What is documentation, and why is it important?
According to the dictionary, documentation is a “compilation and usability of documents, evidence, and materials of any kind.” This can be printed, or electronically created and online. The purpose of documentation is to provide detailed (technical) guidance. After all, your team members have valuable information in their possession. To get the most out of their knowledge, it should be recorded and made available to others.
Why good documentation is essential
Making content “usable” already says a lot about the importance of documentation. Here are other points that make documentation core to any successful project:
Complying with legal rules and regulations, internal company standards, and moral and ethical principles can quickly become a messy job. If you structure and document your compliance work well, you can respond to changes more quickly on the one hand and create transparency easily on the other. Meaningful documentation is also essential for compliance training of employees.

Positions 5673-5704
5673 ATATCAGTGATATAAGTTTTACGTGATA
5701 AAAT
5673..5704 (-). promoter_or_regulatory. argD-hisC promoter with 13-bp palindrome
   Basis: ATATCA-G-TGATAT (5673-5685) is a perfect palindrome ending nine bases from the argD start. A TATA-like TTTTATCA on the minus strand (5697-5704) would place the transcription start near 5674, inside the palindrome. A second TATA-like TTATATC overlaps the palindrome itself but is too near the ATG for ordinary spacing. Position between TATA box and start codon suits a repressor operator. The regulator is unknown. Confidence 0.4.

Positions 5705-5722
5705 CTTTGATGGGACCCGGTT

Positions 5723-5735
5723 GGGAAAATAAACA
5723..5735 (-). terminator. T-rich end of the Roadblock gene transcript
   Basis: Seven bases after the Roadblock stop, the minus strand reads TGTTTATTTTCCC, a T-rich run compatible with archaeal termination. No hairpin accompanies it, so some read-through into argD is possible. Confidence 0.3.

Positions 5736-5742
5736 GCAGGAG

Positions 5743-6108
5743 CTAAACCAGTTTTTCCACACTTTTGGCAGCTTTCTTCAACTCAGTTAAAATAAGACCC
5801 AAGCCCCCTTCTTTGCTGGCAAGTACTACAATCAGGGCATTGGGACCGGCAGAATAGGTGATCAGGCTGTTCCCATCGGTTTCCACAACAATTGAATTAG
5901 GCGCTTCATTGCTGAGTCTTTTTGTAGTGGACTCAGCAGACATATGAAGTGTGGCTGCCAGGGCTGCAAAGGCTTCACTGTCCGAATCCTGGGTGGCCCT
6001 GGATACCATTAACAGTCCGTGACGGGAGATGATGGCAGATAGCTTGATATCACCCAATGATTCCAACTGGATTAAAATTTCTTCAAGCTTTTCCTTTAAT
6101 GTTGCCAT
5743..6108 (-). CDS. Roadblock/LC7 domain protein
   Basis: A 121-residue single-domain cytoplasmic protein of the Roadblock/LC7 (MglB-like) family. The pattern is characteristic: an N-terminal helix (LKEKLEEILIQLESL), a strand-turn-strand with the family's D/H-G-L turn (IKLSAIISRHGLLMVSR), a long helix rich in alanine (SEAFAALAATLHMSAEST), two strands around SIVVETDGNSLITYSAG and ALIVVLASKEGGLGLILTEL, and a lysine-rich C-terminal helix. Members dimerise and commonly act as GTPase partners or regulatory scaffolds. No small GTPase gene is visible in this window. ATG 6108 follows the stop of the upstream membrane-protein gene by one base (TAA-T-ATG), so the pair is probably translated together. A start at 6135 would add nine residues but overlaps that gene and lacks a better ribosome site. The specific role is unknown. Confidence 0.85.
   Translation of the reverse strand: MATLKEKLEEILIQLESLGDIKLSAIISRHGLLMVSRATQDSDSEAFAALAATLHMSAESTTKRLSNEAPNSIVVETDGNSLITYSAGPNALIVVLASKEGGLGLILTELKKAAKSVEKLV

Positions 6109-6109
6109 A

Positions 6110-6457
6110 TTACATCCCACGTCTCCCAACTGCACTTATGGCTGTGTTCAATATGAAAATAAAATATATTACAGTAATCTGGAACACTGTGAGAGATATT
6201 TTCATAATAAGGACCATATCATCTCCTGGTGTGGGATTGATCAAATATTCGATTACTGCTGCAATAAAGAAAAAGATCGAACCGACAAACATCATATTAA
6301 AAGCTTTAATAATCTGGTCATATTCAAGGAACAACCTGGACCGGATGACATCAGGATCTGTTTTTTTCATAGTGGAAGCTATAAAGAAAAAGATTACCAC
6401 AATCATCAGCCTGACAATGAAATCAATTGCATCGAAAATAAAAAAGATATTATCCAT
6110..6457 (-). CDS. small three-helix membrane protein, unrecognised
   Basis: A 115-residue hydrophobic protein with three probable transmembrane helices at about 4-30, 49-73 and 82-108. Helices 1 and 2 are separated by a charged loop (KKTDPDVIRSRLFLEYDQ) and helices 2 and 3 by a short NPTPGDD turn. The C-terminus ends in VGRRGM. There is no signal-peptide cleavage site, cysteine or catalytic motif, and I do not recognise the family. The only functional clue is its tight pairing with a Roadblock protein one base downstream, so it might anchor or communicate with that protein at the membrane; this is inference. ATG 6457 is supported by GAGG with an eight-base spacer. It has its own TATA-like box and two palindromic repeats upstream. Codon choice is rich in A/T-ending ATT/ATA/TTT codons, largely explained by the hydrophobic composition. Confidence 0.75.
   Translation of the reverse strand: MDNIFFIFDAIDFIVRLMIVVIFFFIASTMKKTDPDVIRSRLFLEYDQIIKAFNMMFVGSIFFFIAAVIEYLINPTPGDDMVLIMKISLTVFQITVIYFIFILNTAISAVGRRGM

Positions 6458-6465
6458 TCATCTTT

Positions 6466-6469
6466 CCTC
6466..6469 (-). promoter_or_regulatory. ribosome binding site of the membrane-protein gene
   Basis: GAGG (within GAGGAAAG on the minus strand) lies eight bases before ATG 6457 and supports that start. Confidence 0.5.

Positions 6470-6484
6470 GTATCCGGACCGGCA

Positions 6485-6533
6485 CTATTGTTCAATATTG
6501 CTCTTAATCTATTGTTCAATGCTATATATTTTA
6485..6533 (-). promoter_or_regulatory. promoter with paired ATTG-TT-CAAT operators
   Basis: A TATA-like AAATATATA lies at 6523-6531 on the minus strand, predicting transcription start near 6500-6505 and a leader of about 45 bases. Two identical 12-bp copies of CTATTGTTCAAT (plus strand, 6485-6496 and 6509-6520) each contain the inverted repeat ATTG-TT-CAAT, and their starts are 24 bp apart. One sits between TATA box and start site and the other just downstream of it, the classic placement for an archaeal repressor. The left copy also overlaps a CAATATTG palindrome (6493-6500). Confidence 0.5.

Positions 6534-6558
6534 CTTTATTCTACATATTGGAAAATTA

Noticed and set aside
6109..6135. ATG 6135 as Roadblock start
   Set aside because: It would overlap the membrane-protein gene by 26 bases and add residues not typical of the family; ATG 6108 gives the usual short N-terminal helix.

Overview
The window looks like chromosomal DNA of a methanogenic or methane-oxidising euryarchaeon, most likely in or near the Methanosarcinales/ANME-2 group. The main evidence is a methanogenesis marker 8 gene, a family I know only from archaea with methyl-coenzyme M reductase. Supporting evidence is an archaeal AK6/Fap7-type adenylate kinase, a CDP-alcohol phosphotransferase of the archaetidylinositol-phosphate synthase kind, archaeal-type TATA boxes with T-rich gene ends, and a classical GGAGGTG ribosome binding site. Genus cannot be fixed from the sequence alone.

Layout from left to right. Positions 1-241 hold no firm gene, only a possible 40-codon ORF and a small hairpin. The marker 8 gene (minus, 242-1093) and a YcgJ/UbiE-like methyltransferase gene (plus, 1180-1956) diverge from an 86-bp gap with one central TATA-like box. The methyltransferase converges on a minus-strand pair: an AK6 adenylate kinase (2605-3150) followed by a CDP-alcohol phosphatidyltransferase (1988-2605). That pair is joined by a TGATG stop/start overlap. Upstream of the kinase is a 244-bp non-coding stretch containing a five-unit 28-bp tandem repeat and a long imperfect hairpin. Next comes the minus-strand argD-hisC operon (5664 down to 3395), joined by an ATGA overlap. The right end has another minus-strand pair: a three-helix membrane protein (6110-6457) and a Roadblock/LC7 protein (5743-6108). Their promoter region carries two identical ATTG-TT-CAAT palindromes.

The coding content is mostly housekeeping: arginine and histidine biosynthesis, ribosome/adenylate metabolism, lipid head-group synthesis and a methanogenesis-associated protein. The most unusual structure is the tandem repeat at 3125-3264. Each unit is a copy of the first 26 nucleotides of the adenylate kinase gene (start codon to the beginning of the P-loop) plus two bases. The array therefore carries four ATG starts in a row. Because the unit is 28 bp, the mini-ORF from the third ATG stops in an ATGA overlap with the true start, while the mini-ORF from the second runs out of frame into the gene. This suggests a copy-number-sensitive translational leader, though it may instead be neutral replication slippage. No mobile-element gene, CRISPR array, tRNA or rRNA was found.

Confluence is the ideal partner for your successful documentation project and supports you in bundling all information into one single source of truth and managing it in a structured way.
Advantages of documentation in Confluence
With Confluence, you can create, store, and share a knowledge base for all your company data across teams. As soon as there are updates to the project, you record them, publish the Confluence page, and the people affected automatically receive a notification. Here you don’t have to go the roundabout way of writing information, exporting it, and announcing it in a circular email.
Other benefits and features of Confluence include:
Flexibly link content and create cross-references
Version history enables perfect transparency and tracking
Optimized teamwork thanks to far-reaching comment functions